Bur Safājah is a city in Egypt. It is located in the gouvernement of Al-Bahr al-Ahmar, in the eastern part of the country, 500 km southeast of the capital Cairo. Located 23 meters above sea level, the terrain around the cage Safājah is flat to the northeast, but in the south it is hilly. It is also a tourist area that consists of several bungalows and rest houses, including the Safaga Hotel, with a capacity of 48 rooms (126 beds). The resort is known for its unpolluted atmosphere, black sand-dunes and mineral springs which have acquired specific characteristics for remedy of rheumatoid arthritis and psoriasis. Having numerous phosphate mines, it is regarded as the phosphates export center.
Dubai is the most populous city and is one of the seven emirates of the United Arab Emirates (UAE). It is located south of the Persian Gulf on the Arabian Peninsula and has the largest population with the second-largest land territory by area of all the emirates, after Abu Dhabi. Dubai and Abu Dhabi are the only two emirates to have veto power over critical matters of national importance in the country's legislature. It is rather like an independent city-state and is the most modern and progressive emirate in the UAE, developing at an unbelievable pace in the tourist and trade sectors especially. Recently Dubai won the bid to host EXPO 2020, a Universal scale Registered Exposition approved by the Bureau of International Expositions (BIE), Paris.
Fujairah is one of the seven emirates that make up the United Arab Emirates, and the only one of the seven that has a coastline solely on the Gulf of Oman and none on the Persian Gulf. It's known for its beaches and the Hajar Mountains, which run through much of the emirate. Fujairah, dominated by the Sharqiyin tribe, sits at the mouth of the important trade route, the Wadi Ham (which is guarded by the Sharqiyin fort at Bithnah), through the mountains to the interior and the Persian Gulf Coast. Known as the Shamaliyah, the east coast of what is now the UAE was subject to Muscat until 1850, when it was annexed by the Al Qasimi of Sharjah.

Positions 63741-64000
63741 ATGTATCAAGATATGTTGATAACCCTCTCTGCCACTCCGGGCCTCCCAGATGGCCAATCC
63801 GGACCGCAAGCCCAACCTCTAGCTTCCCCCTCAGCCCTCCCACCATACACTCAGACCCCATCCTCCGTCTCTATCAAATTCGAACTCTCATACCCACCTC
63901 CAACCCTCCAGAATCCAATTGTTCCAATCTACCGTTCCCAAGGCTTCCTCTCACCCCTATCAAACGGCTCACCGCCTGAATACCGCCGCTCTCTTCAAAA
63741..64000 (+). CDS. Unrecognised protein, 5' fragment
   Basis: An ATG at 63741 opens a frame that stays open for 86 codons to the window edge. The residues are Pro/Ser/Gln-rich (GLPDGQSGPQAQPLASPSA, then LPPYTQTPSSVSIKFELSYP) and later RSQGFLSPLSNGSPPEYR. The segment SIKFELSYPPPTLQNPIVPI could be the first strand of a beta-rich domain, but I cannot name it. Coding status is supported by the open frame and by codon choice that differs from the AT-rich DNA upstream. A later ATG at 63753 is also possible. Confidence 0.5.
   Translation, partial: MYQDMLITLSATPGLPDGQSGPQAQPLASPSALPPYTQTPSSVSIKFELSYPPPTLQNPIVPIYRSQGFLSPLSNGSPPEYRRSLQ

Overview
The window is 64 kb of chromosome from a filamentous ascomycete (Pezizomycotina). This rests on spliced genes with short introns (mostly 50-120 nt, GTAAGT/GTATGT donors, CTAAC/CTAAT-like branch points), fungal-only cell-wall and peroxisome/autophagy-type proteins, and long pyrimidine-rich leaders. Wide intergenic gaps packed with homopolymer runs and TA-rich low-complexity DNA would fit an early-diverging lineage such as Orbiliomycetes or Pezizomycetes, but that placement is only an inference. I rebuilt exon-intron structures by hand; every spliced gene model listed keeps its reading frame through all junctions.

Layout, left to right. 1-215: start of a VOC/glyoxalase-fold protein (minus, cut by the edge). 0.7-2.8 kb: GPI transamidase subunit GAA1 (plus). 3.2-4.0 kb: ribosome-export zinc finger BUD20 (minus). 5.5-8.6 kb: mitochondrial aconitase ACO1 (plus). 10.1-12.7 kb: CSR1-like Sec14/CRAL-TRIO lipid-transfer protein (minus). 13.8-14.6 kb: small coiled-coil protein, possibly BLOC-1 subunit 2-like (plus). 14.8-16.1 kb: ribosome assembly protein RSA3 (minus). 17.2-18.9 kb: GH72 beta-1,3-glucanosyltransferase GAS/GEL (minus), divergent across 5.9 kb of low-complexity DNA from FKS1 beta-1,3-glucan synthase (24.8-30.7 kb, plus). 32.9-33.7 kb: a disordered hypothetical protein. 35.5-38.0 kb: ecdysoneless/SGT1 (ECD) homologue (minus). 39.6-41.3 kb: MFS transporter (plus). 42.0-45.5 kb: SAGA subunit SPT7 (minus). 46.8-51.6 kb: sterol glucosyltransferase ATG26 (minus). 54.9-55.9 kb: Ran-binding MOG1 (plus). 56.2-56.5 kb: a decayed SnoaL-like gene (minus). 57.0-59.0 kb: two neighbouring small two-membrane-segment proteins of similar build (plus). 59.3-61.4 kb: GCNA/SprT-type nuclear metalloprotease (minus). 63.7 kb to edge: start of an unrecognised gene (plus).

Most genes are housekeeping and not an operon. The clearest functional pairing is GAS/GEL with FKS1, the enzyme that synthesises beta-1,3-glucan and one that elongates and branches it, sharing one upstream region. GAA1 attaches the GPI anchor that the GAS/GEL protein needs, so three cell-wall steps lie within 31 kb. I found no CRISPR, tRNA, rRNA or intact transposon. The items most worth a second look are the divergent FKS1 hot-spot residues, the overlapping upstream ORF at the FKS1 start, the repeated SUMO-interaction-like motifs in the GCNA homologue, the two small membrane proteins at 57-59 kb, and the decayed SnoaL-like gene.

Kuala Lumpur is a busy city with ordered skyscrapers, six-lane highways, colonial architecture and lots of greenery. It is the national capital and most populous global city in Malaysia. Greater Kuala Lumpur, also known as the Klang Valley, is an urban agglomeration of 7.2 million. It is the fastest growing metropolitan region in the country, in terms of population and economy. A cultural melting pot with some of the world's cheapest 5-star hotels, great shopping, even better food and some of nature's wonders in just an hour away, this dynamic city has much to offer for every visitor!
Mumbai, a cosmopolitan metropolis, earlier known as Bombay, is the largest city in India and the capital of Maharashtra state. Mumbai was originally a conglomeration of seven islands on the Konkan coastline which over time were joined to form the island city of Bombay. The island was in turn joined with the neighbouring island of Salsette to form Greater Bombay. The city has an estimated metropolitan population of 21 million (2005), making it one of the world's most populous cities. The city is also famous as the heart of the Hindi-language Bollywood film industry.
Civitavecchia is a town and comune of the Metropolitan City of Rome in the central Italian region of Lazio. A sea port on the Tyrrhenian Sea, the name ''Civitavecchia'' means "ancient town". The modern city was built over a pre-existing Etruscan settlement. The massive Forte Michelangelo was first commissioned from Donato Bramante by Pope Julius II, to defend the port of Rome. The upper part of the "maschio" tower, however, was designed by Michelangelo, whose name is generally applied to the fortress. North of the city at Ficoncella are the Terme Taurine baths frequented by Romans and still popular with the Civitavecchiesi. The modern name stems from the common fig plants among the various pools. And also next to the town is the location of the cruise ship docks. All major cruise lines start and end their cruises at this location, and others stop for shore excursion days that allow guests to see Rome and Vatican sights, which are ninety minutes away.
Positano is a village and comune on the Amalfi Coast (Costiera Amalfitana), in Campania, Italy. The main part of the city sits in an enclave in the hills leading down to the coast. The church of Santa Maria Assunta features a dome made of majolica tiles as well as a 13th century Byzantine icon of a black Madonna. According to local legend, the icon had been stolen from Byzantium and was being transported by pirates across the Mediterranean. A terrible storm had blown up in the waters opposite Positano and the frightened sailors heard a voice on board saying "Posa, posa!" ("Put down! Put down!"). The precious icon was unloaded and carried to the fishing village and the storm abated.